Today is the 50th anniversary of the signing of the civil rights act, and to commemorate, the Lyndon B. Johnson Presidential Library hosted in April a Civil Rights Summit
, featuring dozens of civil rights luminaries as well as Jimmy Carter, Bill Clinton, George W. Bush, and President Barack Obama. [more inside]
posted by Ndwright
on Jul 2, 2014 -
Al Odah v. U.S. and Boumediene v. Bush go before SCOTUS Streaming on C-Span today.
The Center for Constitutional Rights (great podcast
) will argue before the Supreme Court today:
Immediately after the Supreme Court’s decision in Rasul, The Center for Constitutional Rights and cooperating counsel filed 11 new habeas petitions in the United States District Court for the District of Columbia on behalf of over 70 detainees. These cases eventually became the consolidated cases of Al Odah v. United Statesand Boumediene v. Bush, the leading cases determining the significance of the Supreme Court’s decision in Rasul, the rights of non-citizens to challenge the legality of their detention in an offshore U.S. military base, and the constitutionality of the Military Commissions Act of 2006.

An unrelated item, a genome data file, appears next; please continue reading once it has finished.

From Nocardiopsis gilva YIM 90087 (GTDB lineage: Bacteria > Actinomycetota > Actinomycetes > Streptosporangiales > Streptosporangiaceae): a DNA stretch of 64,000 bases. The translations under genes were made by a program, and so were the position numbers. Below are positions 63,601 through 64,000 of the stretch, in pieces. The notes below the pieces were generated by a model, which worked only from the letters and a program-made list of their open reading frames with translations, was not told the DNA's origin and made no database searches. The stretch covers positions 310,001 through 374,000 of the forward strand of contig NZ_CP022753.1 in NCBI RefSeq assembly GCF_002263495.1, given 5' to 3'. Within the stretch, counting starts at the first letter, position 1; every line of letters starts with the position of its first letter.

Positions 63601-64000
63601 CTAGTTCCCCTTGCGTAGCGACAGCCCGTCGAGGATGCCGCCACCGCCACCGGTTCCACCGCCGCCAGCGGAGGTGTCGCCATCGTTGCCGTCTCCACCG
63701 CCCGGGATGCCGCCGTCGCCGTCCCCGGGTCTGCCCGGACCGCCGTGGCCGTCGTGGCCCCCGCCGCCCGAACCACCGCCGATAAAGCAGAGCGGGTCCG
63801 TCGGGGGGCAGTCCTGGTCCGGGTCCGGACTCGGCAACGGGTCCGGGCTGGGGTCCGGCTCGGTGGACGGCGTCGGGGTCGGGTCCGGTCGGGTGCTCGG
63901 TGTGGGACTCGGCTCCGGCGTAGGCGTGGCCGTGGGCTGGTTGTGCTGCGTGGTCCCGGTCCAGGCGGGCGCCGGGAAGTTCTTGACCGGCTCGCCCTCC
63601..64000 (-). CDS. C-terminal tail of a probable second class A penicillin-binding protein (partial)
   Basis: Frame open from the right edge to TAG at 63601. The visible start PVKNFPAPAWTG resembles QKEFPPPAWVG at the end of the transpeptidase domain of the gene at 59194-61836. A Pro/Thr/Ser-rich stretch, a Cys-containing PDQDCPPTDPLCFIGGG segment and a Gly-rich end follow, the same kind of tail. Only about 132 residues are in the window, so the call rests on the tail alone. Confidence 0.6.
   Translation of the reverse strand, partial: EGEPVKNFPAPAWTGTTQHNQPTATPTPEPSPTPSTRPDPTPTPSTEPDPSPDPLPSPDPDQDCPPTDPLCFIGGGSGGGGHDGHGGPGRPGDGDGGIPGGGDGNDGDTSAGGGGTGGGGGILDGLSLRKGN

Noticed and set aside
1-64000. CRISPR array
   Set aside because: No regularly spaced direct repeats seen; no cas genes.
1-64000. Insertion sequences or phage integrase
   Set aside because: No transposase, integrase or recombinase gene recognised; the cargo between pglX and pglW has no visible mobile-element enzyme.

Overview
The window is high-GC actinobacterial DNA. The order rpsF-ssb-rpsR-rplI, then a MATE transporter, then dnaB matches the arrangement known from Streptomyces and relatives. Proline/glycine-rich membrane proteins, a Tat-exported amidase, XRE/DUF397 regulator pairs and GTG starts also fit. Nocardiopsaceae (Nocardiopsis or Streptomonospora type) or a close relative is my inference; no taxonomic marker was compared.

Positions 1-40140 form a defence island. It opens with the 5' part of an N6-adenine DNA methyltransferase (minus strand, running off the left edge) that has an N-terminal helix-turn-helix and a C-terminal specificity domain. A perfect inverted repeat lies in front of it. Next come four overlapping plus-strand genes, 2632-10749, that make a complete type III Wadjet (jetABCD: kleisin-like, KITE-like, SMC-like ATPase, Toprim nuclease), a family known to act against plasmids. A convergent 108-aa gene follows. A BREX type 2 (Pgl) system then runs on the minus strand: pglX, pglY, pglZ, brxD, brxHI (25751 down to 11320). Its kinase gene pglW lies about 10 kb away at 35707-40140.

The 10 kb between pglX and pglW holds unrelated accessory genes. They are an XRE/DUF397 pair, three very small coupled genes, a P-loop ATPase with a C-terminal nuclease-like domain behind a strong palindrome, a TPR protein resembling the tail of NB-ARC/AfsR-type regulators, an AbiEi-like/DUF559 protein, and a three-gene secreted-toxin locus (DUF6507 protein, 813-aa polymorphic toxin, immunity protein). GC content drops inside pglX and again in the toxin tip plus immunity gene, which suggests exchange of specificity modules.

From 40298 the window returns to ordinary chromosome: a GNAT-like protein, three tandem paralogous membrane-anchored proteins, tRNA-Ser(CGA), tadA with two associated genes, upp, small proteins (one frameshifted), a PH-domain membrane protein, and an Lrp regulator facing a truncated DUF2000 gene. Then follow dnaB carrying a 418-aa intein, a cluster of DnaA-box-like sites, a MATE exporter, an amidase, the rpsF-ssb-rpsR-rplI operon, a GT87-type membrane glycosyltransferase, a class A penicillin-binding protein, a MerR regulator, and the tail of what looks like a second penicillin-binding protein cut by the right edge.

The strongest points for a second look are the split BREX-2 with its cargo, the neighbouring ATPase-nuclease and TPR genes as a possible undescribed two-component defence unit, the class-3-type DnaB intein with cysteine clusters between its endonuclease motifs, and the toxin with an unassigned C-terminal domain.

posted by ao4047
on Dec 5, 2007 -
Redefining Rights in America: The Civil Rights Record of the George W. Bush Administration, 2001–2004
-- This very thorough report
(PDF) finds that President Bush has neither exhibited leadership on pressing civil rights issues, nor taken actions that matched his words.
The US Commission on Civil Rights presents something for everyone, from Gay and Lesbian Rights on page 129 to Voting Rights and the 2000 Election on page 40, to Faith-Based Funding on page 157...from page 9: In fact, the faith-based initiative’s only civil rights significance may be that it actually allows employment discrimination. ... this initiative reflects the President’s desire to recast civil rights in a manner that suits his narrow agenda and, as such, has been highly controversial.
posted by amberglow
on Oct 10, 2004 -